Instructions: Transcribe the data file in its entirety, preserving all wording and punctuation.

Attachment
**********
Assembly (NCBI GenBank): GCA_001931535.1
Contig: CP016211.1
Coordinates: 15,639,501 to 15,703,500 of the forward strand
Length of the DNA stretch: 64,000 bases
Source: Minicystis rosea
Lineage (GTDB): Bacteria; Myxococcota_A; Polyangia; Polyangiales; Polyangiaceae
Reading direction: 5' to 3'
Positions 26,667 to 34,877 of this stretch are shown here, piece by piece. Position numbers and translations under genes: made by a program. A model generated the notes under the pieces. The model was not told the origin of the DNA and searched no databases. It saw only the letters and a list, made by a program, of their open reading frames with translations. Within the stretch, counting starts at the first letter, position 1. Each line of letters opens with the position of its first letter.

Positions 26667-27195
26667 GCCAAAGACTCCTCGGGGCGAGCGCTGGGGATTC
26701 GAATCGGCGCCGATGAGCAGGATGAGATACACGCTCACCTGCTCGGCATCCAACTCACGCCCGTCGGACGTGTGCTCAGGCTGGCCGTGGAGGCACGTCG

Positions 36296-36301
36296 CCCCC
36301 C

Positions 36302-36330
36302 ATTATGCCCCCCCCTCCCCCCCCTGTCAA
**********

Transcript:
Assembly (NCBI GenBank): GCA_001931535.1
Contig: CP016211.1
Coordinates: 15,639,501 to 15,703,500 of the forward strand
Length of the DNA stretch: 64,000 bases
Source: Minicystis rosea
Lineage (GTDB): Bacteria; Myxococcota_A; Polyangia; Polyangiales; Polyangiaceae
Reading direction: 5' to 3'
Positions 26,667 to 34,877 of this stretch are shown here, piece by piece. Position numbers and translations under genes: made by a program. A model generated the notes under the pieces. The model was not told the origin of the DNA and searched no databases. It saw only the letters and a list, made by a program, of their open reading frames with translations. Within the stretch, counting starts at the first letter, position 1. Each line of letters opens with the position of its first letter.

Positions 26667-27195
26667 GCCAAAGACTCCTCGGGGCGAGCGCTGGGGATTC
26701 GAATCGGCGCCGATGAGCAGGATGAGATACACGCTCACCTGCTCGGCATCCAACTCACGCCCGTCGGACGTGTGCTCAGGCTGGCCGTGGAGGCACGTCG

Positions 36296-36301
36296 CCCCC
36301 C

Positions 36302-36330
36302 ATTATGCCCCCCCCTCCCCCCCCTGTCAA